Advanced search

4yr old can't blow out candles

(15 Posts)
Weaselmustdie Mon 22-Aug-16 21:49:04

My friends DD is repeatedly ill and has really unclear speech. Friend is always taking her DD to the GPs and has seen various specialists re. illness. Friend thinks it is just a little quirk that her DD can't blow (eg. Candles, party blowers) but it struck me as odd for her age, so a quick Google search brings up inability to blow as a sign of apraxia. Not sure if I should share this with my friend? It might not even be what she's got, but if it was you, would you rather hear this from a friend, or health professional? Anyone with experience of apraxia, could it explain the constant illness, or is that a separate issue?

Wigeon Mon 22-Aug-16 21:52:18

I'm not convinced my 5 yr old could reliably blow out birthday candles! I also wouldn't be at all surprised to see a 4 yr old struggling to blow out candles. For some reason small children are often a bit rubbish at it. On its own, that doesn't seem like any cause for concern to me.

HerdsOfWilderbeest Mon 22-Aug-16 21:55:40

I really wouldn't bother sharing a google diagnosis.

Weaselmustdie Mon 22-Aug-16 21:58:42

OK, it's not just that she can't blow but there are a few issues. I read that a one year old would struggle to blow out a candle but age 2 onwards it should be possible.

Justbeingnosey123 Mon 22-Aug-16 22:00:12

As your friend is seeing health professionals regularly I would leave it to them. Google is notoriously unreliable when it comes to medical issues.

thisismyfirsttime Mon 22-Aug-16 22:10:30

Are they under a Speech and Language Therapist? They'd pick up on a problem there pretty quick and refer on, in my experience.

cestlavielife Mon 22-Aug-16 22:12:37

The dd needs a proper assessment by a speech therapist.
School will flag it up if it hasn't been already.
What kind of illness has she been tested for coeliac ?

Weaselmustdie Mon 22-Aug-16 22:24:24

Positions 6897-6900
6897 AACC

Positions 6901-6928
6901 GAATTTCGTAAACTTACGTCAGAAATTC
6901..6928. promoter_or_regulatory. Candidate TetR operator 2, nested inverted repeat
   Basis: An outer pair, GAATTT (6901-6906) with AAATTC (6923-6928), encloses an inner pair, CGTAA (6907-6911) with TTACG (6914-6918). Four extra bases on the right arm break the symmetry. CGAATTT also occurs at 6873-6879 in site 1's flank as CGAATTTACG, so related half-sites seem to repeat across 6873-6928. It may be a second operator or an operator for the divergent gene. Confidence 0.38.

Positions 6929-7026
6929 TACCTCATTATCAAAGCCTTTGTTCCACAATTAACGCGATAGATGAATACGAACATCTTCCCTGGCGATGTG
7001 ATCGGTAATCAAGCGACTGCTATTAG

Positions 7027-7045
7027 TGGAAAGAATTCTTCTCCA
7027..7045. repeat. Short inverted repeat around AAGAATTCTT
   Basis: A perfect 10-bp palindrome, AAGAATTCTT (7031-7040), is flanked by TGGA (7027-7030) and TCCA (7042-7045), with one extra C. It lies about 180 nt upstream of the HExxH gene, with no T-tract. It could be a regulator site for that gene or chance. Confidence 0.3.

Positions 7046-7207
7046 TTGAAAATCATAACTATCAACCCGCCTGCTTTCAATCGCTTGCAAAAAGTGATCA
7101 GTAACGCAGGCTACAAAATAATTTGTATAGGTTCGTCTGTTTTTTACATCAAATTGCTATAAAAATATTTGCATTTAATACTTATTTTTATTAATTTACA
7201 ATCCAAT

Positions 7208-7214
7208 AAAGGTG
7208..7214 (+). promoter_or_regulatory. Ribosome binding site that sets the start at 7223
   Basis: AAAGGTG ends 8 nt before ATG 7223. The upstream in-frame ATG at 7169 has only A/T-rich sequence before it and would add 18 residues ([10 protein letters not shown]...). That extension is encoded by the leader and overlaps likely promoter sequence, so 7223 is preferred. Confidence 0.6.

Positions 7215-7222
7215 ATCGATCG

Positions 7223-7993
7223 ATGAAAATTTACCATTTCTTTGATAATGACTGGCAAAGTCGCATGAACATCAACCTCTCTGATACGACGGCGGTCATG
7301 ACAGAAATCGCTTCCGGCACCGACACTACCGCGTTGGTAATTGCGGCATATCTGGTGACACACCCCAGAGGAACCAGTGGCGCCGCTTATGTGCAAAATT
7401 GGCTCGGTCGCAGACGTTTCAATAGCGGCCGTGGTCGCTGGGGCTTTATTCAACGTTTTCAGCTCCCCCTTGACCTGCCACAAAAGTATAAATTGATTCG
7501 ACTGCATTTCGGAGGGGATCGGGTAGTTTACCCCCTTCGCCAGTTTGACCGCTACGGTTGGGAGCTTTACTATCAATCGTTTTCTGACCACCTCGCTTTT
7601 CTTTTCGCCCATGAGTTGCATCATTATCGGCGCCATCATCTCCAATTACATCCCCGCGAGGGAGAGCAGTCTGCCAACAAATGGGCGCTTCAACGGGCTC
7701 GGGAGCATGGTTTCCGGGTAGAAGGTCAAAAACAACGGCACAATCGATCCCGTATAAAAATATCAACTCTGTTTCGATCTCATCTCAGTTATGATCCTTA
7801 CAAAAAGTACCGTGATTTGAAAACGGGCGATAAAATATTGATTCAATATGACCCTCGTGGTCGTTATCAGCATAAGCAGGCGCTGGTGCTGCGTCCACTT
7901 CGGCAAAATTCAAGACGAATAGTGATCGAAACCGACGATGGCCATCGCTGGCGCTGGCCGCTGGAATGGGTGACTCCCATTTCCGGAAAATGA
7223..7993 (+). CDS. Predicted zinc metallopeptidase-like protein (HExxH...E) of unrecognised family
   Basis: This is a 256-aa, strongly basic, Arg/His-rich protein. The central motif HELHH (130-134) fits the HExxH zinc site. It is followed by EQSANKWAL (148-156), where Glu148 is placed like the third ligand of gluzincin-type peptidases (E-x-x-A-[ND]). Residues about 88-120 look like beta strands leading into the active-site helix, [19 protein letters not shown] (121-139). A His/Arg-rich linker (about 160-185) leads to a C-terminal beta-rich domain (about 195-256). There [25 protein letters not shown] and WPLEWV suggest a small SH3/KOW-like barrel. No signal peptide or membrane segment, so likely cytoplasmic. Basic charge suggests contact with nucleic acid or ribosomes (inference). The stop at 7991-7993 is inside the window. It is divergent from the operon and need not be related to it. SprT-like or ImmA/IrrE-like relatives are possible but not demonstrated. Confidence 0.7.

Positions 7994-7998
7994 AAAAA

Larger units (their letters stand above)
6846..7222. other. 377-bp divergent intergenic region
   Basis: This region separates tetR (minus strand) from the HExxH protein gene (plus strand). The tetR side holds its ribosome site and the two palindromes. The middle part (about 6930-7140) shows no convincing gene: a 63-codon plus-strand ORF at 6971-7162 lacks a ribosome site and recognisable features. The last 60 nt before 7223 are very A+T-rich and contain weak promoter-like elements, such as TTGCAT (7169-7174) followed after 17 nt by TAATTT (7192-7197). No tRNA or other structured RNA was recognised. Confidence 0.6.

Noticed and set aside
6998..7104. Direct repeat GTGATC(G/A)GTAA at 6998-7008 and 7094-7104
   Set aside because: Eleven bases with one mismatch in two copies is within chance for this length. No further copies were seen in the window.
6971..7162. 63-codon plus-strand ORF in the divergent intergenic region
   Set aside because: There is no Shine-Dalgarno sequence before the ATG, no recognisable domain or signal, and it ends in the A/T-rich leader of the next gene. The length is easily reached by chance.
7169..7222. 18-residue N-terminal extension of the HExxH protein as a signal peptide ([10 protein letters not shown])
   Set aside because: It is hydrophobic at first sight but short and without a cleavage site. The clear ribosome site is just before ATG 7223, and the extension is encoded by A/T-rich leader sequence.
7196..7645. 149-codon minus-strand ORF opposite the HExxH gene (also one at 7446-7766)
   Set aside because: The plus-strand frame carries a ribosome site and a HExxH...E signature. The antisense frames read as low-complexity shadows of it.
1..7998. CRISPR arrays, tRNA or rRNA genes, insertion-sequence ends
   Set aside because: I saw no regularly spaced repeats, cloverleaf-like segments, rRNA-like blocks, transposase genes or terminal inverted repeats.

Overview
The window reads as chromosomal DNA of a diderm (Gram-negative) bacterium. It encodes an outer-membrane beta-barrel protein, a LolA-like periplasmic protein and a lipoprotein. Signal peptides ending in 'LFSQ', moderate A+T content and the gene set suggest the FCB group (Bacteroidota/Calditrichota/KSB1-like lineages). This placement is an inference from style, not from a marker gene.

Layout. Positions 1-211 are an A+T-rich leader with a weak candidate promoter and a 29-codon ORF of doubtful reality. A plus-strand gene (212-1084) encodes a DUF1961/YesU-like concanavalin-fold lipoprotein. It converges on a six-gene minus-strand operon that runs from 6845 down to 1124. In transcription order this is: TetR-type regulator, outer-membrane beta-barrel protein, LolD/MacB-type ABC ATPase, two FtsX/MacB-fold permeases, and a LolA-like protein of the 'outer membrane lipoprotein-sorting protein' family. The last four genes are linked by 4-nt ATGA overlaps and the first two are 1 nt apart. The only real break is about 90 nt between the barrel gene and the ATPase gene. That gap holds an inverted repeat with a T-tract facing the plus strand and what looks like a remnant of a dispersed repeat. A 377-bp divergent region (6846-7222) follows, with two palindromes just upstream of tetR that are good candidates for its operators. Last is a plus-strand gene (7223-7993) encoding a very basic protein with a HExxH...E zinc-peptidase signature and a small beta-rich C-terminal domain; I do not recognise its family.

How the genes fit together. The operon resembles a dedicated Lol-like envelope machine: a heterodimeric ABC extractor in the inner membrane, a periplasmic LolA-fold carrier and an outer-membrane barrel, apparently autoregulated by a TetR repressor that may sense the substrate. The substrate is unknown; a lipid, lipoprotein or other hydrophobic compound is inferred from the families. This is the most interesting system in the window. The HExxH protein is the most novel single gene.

She's about to start school so I did think that might be the time it gets picked up. Not coeliac, its more ear, nose and throat for repeated infections in that area. Speech and Language therapist hasn't been mentioned, but hopefully school will get that sorted.

lougle Mon 22-Aug-16 22:28:24

Yes you can share it. It will do no harm to point it out at all. I found out long after my DD1 was diagnosed with her SN that someone thought she had SN and didn't say anything and I was very upset.

Kohi36 Mon 22-Aug-16 22:33:01

Have they checked for tongue and lip tie. My son's pronounciatiom was unclear and he couldn't Eat properly until we got them revised. He also couldn't like a lolly, blow out candles or kiss.

Weaselmustdie Mon 22-Aug-16 22:42:34

Thanks for your response lougle, it helps to hear it from your perspective. And that's interesting Kohi, pretty sure she was checked as a baby due to feeding problems but might mention that to my friend. I know I might sound like a nosy meddler, but she's a good friend and so worried.

SuperHeroesForKids Mon 22-Aug-16 22:43:26

From my experience I'd say that the front mouth muscles are weak and need strengthening.

Does she have a dummy?

Weaselmustdie Mon 22-Aug-16 22:54:00

She was a big fan of the dummy, but that's gone now. But she has been known to have a go on little sisters dummy.

Kohi36 Mon 22-Aug-16 23:22:08

For 2 years we were told my son didn't have a tongue and lip tie by all kinds of specialists as he was very premature. It wasn't until I did my own research and took him to a pediatric dentist that it was confirmed that he was tied and they were causing major problems. Most doctors aren't trained in identifying them unless they are the obvious anterior ties. My sons tie was posterior. Improvements were immediate after the surgery

6demandingchildren Mon 29-Aug-16 09:49:18

My son has motor oral dyspraxia
Severe oral dyspraxia
Hyper mobility syndrome
And just been diagnosed with autism

He didn't get his dyspraxia diagnosis until he was 4.
He can now speak even though we still sometimes struggle to understand him, he still can't blow out candles or blow but bubbles but can now catch a ball (sometimes)
Best tell your friends of what you think as if the child does have a form of dyspraxia then treatment early can start.
I think you are a nice friend to have xx

Join the discussion

Join the discussion

Registering is free, easy, and means you can join in the discussion, get discounts, win prizes and lots more.

Register now